Putting the key in the door to unlock a car feels nostalgic. It opens with a click to reveal a cabin that resembles the steakhouse bar at the New York Waldorf Astoria. The wood veneer looks as if it’s been polished over decades; the leather is an inky black with a soft patina. The Recaro seats are lightly bolstered.

The quality could teach a modern AMG a thing or two. Decades later, this car still feels tight as a drum. I love that the windshield-wiper covers are painted to match the body. The air-con blows cold-ish, but who needs it when you roll down both side windows? The pillar-less coupe design is beautiful. Modern safety regs have all but killed off this body style.


The Hammer could keep up — or even outrun — Lamborghinis and Ferraris in its day. Imagine seeing this Teutonic brick speeding alongside a wedge-shaped Countach. You’d think you were hallucinating.

It’s because the goblins at AMG took the big V-8 from an S-Class Mercedes and added a four-valve quad-cam head of their own design. Earlier Hammer engines were 5.6-litres, but apparently not even that was enough for these lunatics, so they went and did a 6.0-litre, the Sledge Hammer, which is what we’ve got here.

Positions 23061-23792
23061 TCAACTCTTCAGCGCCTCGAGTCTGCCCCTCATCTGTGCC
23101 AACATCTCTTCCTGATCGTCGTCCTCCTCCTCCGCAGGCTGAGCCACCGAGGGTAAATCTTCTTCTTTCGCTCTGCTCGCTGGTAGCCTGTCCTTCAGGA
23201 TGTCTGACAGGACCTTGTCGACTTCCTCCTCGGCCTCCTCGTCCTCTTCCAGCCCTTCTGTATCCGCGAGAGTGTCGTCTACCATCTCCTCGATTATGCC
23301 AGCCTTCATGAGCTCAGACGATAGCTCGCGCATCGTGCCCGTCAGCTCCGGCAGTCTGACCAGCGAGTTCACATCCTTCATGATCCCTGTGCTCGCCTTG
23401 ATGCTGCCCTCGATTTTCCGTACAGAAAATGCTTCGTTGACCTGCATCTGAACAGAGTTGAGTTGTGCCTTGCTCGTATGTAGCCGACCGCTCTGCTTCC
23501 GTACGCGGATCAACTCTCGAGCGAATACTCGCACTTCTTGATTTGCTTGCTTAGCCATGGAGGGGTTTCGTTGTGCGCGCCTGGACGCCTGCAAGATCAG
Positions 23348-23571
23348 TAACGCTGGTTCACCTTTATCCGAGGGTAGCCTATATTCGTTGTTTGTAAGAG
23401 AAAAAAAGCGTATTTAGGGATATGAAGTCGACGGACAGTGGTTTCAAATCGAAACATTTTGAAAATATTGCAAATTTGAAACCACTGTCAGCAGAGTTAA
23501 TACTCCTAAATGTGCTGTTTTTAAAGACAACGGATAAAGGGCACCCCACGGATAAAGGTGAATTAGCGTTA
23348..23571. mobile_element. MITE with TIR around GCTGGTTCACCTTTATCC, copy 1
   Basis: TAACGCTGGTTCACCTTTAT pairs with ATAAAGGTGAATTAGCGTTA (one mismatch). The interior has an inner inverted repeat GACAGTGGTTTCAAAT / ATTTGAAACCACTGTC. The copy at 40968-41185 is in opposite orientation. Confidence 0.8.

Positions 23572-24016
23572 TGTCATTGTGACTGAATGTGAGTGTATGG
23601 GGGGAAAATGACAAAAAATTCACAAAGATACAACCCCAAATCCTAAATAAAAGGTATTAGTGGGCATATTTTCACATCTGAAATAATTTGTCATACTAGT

The result is 385 horsepower and 417 lb-ft of torque. It’s a long way short of the 600 ponies the latest E-Class AMG unleashes, but still a respectable figure. It’s a hot rod, made in Germany.

With only an hour to drive the car, and traffic around the Nurburgring in gridlock mode on account of the 24-hour race, it seemed prudent to head into the countryside.

The fast, flowing, narrow roads between villages expose the AMG’s age. The steering is slow and vague around centre. The throttle pedal has a large dead zone at the top of its travel.

The automatic gearbox is the Hammer’s obvious Achilles heel. The four-speed unit changes gear in slow-motion. In “S” mode it holds gears to redline. In “E” mode – which surely cannot mean “Eco” – it shifts gears with the urgency of an old toad.


But the steering, once turned into a corner, is light and adjustable. Once the suspension settles the steering becomes more purposeful. Understeer is the default here, but it’s easily squashed by the Hammer’s torque.